Most of what Americans know about history, government, politics, and current events they learn from watching television. And most of that is not from watching news or public affairs program but from watching television dramas or even comedies. That television dramas have enormous power in influencing opinion very nearly goes without saying. That’s not just true in the United States. An astonishing number of Britons learned all they know about criminal law by watching Law and Order. The police in the UK frequently have arrestees demand that they be “read their rights”, something not nearly as significant in the UK but a staple of U. S. police procedurals.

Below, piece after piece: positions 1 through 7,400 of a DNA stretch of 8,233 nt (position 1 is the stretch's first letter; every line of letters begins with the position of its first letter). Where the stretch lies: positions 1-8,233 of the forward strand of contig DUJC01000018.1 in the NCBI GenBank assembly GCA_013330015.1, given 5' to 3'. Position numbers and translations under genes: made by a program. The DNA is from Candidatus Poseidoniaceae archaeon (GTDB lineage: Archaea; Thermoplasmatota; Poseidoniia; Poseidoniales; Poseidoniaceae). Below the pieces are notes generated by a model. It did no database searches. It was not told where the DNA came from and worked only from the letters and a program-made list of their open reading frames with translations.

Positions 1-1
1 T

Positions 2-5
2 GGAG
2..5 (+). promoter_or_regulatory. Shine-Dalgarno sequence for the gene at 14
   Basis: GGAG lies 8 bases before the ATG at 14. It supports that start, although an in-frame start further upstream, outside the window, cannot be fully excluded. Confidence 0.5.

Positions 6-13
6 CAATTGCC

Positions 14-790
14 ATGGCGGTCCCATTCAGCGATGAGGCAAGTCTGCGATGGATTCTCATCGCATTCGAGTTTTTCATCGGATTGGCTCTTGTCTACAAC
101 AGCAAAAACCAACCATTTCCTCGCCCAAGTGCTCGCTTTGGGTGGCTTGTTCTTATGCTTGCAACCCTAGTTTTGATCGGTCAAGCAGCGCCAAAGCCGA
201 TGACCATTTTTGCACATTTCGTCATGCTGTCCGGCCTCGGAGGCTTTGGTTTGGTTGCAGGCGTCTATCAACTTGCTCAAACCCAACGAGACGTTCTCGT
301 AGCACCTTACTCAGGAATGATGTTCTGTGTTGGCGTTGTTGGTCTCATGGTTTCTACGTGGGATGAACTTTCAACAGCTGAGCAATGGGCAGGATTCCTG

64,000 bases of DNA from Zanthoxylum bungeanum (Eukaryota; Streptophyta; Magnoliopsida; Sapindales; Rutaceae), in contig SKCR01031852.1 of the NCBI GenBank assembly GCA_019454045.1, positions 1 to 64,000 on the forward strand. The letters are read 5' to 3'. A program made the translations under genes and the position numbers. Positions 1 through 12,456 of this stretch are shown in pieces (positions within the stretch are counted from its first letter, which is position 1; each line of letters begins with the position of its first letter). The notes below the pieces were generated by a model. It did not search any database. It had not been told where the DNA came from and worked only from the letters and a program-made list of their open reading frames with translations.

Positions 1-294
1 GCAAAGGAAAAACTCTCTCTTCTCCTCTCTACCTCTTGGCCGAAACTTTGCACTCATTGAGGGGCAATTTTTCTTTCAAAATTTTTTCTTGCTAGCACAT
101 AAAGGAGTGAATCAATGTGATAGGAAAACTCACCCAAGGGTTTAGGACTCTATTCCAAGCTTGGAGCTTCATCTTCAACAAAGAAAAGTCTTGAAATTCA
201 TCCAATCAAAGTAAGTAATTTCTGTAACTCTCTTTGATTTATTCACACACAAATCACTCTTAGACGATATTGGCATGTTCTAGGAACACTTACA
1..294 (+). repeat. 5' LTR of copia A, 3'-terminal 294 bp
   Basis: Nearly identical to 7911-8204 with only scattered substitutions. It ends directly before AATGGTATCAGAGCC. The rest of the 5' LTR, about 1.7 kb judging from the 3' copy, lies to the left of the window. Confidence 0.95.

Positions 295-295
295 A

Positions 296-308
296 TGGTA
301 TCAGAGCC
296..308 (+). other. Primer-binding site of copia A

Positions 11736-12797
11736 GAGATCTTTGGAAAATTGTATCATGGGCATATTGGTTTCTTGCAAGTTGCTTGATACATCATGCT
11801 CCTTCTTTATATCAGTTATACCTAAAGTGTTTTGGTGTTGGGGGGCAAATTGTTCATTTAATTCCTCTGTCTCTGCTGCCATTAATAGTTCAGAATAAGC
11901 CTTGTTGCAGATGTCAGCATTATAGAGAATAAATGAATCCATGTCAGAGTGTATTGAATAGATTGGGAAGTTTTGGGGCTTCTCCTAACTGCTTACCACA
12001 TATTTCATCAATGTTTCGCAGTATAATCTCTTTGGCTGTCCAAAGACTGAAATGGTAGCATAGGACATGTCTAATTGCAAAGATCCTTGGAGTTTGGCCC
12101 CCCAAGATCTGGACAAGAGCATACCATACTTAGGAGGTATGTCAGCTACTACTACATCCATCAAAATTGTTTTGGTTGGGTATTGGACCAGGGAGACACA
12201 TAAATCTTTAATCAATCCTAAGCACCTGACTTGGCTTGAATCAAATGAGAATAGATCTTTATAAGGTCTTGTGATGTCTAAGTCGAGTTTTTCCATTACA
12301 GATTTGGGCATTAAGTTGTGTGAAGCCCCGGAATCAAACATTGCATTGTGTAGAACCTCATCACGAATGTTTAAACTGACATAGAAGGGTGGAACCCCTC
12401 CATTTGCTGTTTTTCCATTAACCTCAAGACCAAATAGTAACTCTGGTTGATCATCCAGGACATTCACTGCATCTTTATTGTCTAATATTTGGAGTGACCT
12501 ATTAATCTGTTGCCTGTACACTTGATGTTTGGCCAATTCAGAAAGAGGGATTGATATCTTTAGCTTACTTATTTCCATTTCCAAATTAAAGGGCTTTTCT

One of the freshman network television dramas this season is Conviction. It’s about a task force of young, attractive lawyers with the job of determining whether convictions were just or unjust. It’s also sort of a re-imagining of Chelsea Clinton in the same way that The American President or The West Wing was a re-imagining of the Clinton Administration or Madam Secretary is a re-imagining of Hillary Clinton. But that’s irrelevant to my point in this post.
Last night’s episode centered around the bombing of a mosque and, frankly, it bugged me. To the best of my knowledge no mosque in the U. S. has ever been bombed. Promoting the idea that American Muslims have a legitimate fear of having their places of worship attacked by anti-Muslim bigots is IMO irresponsible and may spill over into propaganda. It’s particularly irresponsible in the light of the “defending Islam” excuse that radical Muslim extremist terrorists provide as a justification for their crimes.